Afraid of music

It’s raining outside, but what does that matter when you’re inside with Kim Wilde? She has a cold and talks about baking bread and keeping sheep. Because she is full of it: life in the countryside. Just before the recording of her new album, Love is, she exchanged the big city (London) for a refurbished barn in rustic Hertfordshire. There she regained the peace in her existence: ,,It is a good and simple life. I enjoy many things that I in London couldn’t do. I really have found a home, something beautiful. And I am very happy there. Finally.”

The former barn is near the studio, which the Wilde family had built about eight years ago in Knebworth and where ‘Love is’ was now also recorded again. A rural environment, not really an ambiance to worry about your career as an artist. And certainly not when your career has taken you over high peaks and deep valleys for a whole decade.

Candid: ,,The idea of ​​throwing myself back into music was a a little scary, I have to admit, I was even a little scared of it. I wondered if there would still be room for me. The competition is much greater than it was a few years ago. It looks now good looking, the response to the single is pretty decent, but i got the known a lot of question marks lately.”

Long skirt, boots, hair up. Even as she sits there, in all the everyday simplicity, she is nothing less than a monument from the early eighties, when with a crossover of pop and new wave scored a string of world hits: “Kids in America”, ‘Chequered love’, ‘Cambodia’, “View from a bridge”. She would never match that stormy success from those early years. »My album Close was still quite successful, with three hits in the English language top 10, but in the meantime I have gotten used to the peaks and decline in my career. And the public too, I think. I take it as it comes these days, I don’t analyze the past Lake. I also have no penchant for the past, no matter how successful. In addition, I try to be successful in other ways in my life. Now I write my own work, sometimes with people I used to only dream of: Rick Nowels, the man behind Berlinda Carlisle, and Tony Swain, well-known British producer. If I have success with that, it’s honestly worth more to me than a hit from 1981.”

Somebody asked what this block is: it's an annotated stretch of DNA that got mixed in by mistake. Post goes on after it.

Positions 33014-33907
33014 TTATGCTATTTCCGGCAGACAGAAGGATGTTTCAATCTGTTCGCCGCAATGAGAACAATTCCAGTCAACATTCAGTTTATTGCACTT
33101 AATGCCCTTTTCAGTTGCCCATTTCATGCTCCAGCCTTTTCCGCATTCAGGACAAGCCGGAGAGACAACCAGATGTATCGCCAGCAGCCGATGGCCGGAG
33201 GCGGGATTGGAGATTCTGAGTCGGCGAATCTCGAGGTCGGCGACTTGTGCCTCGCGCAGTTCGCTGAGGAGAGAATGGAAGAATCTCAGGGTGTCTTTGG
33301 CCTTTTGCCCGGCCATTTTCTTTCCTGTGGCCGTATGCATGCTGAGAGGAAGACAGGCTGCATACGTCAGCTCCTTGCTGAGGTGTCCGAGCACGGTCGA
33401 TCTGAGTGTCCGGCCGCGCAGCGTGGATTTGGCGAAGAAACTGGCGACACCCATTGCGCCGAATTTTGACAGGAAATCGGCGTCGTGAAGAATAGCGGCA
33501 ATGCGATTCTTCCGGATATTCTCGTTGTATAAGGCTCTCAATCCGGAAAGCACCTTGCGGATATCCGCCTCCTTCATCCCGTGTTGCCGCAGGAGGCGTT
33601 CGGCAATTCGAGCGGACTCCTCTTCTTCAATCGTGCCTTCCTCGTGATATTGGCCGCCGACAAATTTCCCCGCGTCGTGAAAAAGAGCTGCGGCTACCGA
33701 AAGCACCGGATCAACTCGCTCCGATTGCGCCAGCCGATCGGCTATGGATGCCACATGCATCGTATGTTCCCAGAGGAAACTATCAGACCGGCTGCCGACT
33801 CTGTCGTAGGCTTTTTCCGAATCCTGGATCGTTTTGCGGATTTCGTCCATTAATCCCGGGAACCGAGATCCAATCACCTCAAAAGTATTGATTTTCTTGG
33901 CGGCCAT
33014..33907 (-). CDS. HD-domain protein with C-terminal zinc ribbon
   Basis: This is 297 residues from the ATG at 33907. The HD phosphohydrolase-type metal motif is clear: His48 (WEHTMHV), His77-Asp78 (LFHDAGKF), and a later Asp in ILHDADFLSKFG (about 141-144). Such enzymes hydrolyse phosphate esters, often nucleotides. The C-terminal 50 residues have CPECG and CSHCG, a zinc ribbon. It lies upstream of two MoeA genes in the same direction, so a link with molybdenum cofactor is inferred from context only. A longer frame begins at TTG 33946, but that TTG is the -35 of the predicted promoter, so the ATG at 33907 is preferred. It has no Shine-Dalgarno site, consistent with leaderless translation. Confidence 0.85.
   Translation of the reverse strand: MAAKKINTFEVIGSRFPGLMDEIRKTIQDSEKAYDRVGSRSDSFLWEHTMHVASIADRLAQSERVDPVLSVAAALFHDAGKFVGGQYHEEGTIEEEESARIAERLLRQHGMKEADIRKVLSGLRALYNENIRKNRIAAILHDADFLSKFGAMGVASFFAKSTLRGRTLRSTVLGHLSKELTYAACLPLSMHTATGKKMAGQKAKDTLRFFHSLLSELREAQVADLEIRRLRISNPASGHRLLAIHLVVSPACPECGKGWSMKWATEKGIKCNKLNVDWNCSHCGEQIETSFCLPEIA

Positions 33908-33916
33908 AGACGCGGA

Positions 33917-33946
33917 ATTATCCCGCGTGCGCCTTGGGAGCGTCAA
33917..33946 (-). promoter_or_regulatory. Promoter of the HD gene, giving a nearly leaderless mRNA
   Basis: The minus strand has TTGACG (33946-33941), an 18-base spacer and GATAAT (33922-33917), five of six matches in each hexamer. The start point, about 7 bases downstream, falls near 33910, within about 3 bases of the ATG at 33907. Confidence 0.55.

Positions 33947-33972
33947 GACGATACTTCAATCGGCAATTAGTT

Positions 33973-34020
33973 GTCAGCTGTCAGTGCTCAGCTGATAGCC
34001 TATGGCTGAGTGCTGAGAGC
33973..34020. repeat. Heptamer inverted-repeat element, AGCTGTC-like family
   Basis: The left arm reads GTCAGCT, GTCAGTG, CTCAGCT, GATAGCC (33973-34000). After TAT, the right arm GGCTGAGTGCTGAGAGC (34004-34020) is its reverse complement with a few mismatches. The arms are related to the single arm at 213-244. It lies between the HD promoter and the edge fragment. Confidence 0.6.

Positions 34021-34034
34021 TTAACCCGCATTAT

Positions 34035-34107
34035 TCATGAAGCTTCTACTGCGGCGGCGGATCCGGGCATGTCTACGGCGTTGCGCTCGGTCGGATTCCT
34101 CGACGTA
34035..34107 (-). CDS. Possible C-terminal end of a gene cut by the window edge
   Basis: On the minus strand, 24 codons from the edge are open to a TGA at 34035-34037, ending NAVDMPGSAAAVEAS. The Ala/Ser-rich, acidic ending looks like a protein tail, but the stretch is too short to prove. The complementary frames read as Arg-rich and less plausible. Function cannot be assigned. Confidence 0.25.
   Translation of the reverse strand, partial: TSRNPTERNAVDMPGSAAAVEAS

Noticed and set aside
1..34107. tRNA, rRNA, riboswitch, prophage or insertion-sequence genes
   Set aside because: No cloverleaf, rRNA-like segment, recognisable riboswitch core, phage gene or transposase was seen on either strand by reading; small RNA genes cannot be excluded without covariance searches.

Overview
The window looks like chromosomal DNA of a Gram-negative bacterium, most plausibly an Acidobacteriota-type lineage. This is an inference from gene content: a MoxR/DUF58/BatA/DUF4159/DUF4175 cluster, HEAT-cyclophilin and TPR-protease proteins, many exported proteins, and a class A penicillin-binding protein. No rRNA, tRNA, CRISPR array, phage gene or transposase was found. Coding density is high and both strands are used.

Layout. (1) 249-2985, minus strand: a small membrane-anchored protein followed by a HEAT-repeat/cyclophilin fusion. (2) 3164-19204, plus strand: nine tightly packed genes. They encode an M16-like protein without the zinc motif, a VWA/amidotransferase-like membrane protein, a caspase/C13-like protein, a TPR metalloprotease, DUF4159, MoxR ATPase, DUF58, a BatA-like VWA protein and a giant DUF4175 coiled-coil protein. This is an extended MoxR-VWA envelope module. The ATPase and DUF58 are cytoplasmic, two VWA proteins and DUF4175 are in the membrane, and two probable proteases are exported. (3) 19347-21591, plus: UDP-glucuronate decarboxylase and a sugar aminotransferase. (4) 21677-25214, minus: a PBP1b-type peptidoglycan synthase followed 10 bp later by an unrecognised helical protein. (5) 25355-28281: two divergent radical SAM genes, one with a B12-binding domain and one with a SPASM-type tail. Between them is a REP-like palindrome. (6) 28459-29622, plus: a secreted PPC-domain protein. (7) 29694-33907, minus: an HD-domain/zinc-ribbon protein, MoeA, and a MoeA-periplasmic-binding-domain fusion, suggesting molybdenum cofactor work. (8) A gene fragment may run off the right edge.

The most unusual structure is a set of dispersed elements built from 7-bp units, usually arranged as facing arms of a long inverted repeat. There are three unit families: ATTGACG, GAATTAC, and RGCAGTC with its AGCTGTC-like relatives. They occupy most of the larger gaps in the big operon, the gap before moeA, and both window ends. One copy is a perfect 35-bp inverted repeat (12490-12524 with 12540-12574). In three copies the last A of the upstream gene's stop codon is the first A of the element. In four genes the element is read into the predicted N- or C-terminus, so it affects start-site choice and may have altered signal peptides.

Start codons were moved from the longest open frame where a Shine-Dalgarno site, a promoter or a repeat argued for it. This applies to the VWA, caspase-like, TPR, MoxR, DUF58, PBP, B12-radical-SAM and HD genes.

In addition to Nowels and Swain, Kim worked together for Love is again with her father Marty, herself a music star in early 1960s England, and brother Ricky. Her close family relationship is still becoming quite unique in today’s pop world. ,,I feel we have a team, we work well together. I’m not blind to it, we after all, we also work together with others, it is often a starting point for what I do. If I start something, I will immediately take my family there involve. I hope it stays that way; it is in fact like being in a strap is. At least it wouldn’t be the same without them.” Her parents also managed to persuade her in 1988 to go on a world tour with Michael Jackson as a supporting act. In person When she was given that opportunity, she had reservations about this: ,,Everyone would have had the same doubt: opening for a world class artist, I had just released Close, the album had a slow start, and the single – ‘Hey mr Heartache’ – didn’t really a lot. So when the question came if we wanted the support act do, was my first reaction: Forget it. But my father and mother, and the record company, eventually sold me got. I did have some buhne experience, but the idea of ​​doing one tour performing in front of about two million people was simply terrifying. In retrospect, I’m glad I did it, I learned a lot from it.” She met the shy Jackson himself only once during the tour, for a publicity photo. “Gived a hand, said hello and took a picture. That was it.”

Kim, the sobriety itself, couldn’t place Jackson’s curious airs: “I couldn’t relate to him at all, so it didn’t bother me that we weren’t buddies. I never kicked famous friends. The friends who I have, also mainly date back to my school days. Fame doesn’t impress me at all.”